“Sometimes you don’t want to risk making mistakes; you actually want to make them — if only to give you something clear and detailed to fix. Making mistakes is the key to progress.”-Daniel Dennet in Intuition Pumps and other Tools for Thinking
Dennett dedicates the first chapter of his book to pysching his readers up to make big mistakes. He argues that making mistakes is fundamental to process, and the quicker we make the mistakes the more we will learn.
It’s interesting that an academic (Dennet is a philosopher) is encouraging mistakes.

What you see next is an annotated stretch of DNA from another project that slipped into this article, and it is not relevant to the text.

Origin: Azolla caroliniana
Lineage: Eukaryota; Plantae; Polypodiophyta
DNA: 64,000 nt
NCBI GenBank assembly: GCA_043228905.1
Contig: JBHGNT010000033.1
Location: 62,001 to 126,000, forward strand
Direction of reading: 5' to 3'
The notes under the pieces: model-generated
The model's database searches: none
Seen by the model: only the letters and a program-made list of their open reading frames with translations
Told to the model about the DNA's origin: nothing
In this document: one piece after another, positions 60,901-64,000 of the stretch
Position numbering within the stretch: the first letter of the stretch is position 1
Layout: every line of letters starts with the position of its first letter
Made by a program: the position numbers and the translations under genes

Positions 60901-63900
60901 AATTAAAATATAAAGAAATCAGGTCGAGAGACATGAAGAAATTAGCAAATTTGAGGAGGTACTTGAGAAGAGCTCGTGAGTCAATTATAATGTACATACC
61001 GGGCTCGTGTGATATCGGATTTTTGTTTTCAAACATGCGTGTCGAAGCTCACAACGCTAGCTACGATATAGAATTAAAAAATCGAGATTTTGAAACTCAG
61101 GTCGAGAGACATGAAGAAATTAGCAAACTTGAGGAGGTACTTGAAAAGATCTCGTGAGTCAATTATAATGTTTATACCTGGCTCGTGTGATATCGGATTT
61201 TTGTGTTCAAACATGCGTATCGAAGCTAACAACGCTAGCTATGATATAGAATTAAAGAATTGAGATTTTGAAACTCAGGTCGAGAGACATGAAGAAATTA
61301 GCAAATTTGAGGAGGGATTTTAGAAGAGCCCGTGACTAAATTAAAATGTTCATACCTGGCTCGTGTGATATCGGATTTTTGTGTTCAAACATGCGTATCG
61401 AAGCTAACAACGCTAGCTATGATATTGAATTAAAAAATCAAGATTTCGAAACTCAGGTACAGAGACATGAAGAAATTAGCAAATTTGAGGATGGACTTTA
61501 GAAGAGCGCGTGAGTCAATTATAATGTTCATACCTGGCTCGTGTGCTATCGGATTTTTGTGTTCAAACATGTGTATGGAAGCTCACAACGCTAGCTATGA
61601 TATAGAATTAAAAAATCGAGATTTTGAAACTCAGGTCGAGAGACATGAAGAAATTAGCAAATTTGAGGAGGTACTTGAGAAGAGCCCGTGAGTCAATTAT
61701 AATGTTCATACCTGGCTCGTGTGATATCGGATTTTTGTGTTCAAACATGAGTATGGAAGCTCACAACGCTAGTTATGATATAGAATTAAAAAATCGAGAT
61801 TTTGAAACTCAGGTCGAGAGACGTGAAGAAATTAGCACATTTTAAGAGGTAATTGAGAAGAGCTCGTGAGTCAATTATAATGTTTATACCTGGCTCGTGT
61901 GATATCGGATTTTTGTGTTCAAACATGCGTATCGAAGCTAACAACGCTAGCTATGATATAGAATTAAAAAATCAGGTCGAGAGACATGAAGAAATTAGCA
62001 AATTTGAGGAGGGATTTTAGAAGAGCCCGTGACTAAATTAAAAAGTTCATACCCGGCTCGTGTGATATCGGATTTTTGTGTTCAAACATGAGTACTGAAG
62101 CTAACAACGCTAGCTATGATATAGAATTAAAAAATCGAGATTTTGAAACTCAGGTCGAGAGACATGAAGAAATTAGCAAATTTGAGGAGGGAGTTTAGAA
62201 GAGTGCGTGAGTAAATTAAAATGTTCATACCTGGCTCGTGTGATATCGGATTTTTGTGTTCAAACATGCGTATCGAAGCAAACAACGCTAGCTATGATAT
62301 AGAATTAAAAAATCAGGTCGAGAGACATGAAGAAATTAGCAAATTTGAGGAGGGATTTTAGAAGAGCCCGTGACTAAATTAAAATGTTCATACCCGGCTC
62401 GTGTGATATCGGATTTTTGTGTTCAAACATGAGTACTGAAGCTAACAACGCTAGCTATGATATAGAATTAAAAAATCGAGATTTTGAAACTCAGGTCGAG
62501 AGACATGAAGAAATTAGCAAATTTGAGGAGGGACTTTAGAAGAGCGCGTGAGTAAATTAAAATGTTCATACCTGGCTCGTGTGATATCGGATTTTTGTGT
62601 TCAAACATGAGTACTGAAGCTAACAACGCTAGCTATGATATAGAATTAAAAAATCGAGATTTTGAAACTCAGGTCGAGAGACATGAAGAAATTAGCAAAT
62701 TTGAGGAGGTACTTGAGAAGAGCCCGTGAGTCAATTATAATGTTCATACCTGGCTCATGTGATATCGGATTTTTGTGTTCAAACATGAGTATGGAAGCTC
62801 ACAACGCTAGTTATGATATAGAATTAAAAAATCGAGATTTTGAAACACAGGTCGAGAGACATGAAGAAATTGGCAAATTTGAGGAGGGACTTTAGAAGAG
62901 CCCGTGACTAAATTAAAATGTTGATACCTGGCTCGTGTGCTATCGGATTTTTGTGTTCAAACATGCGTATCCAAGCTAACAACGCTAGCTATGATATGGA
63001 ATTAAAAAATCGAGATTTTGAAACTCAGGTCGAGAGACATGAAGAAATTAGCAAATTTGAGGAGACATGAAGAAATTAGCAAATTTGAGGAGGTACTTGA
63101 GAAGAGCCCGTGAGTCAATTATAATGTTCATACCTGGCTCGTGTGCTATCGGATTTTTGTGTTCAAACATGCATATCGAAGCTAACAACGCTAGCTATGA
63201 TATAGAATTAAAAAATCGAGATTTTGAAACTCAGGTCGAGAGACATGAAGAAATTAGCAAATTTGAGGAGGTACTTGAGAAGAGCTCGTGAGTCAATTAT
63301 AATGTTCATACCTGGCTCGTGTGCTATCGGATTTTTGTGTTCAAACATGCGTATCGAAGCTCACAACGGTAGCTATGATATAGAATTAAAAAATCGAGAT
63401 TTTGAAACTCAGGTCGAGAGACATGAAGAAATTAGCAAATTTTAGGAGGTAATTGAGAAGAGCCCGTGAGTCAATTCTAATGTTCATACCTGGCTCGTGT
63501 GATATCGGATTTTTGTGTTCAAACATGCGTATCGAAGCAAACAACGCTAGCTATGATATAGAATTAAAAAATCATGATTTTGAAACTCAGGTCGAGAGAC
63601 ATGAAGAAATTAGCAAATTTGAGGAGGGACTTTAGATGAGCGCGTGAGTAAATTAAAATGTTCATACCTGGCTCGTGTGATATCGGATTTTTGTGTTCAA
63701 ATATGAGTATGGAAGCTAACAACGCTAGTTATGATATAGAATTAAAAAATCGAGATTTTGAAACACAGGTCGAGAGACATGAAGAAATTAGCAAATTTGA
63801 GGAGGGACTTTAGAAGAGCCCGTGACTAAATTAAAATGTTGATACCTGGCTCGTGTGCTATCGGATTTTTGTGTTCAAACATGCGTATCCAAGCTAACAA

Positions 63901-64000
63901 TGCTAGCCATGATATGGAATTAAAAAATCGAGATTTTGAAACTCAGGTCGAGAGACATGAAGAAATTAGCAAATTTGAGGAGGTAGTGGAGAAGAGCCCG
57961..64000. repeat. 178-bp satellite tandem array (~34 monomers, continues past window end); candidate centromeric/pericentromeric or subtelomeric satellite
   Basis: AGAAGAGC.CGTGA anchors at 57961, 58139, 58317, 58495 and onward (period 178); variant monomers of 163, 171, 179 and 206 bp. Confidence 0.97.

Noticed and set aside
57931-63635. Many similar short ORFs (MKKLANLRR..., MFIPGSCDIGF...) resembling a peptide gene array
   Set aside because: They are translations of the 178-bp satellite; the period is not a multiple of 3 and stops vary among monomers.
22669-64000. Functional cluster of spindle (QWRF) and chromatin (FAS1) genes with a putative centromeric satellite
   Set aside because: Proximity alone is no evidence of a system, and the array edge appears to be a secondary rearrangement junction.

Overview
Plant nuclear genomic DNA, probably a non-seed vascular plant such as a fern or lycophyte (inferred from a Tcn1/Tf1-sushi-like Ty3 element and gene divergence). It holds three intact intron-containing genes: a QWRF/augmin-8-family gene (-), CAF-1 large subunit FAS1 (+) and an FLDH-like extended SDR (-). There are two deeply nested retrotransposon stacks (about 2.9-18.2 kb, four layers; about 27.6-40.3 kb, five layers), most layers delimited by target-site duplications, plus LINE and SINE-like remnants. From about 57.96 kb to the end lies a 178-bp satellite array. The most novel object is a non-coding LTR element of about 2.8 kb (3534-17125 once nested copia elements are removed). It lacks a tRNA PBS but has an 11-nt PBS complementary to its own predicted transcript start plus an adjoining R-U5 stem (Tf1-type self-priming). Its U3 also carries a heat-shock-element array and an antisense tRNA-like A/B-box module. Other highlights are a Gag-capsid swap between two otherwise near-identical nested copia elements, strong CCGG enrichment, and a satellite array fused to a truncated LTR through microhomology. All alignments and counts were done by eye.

The foundation of academia is grading students on their work. Grades, in effect, are a record of how many mistakes a student makes. Contrary to Dennett’s belief though students are not trying to rack up mistakes, they are instead trying to eliminate them. Eliminating mistakes in their work equates to better grades. Better grades mean potentially being on the honor roll, and/or acquiring scholarships.
Dennett makes no mention of the grading system in his work; but if making mistakes is so critical to progress, I wonder, what is lost when our entire educational system is built on the idea of teaching students to make less mistakes?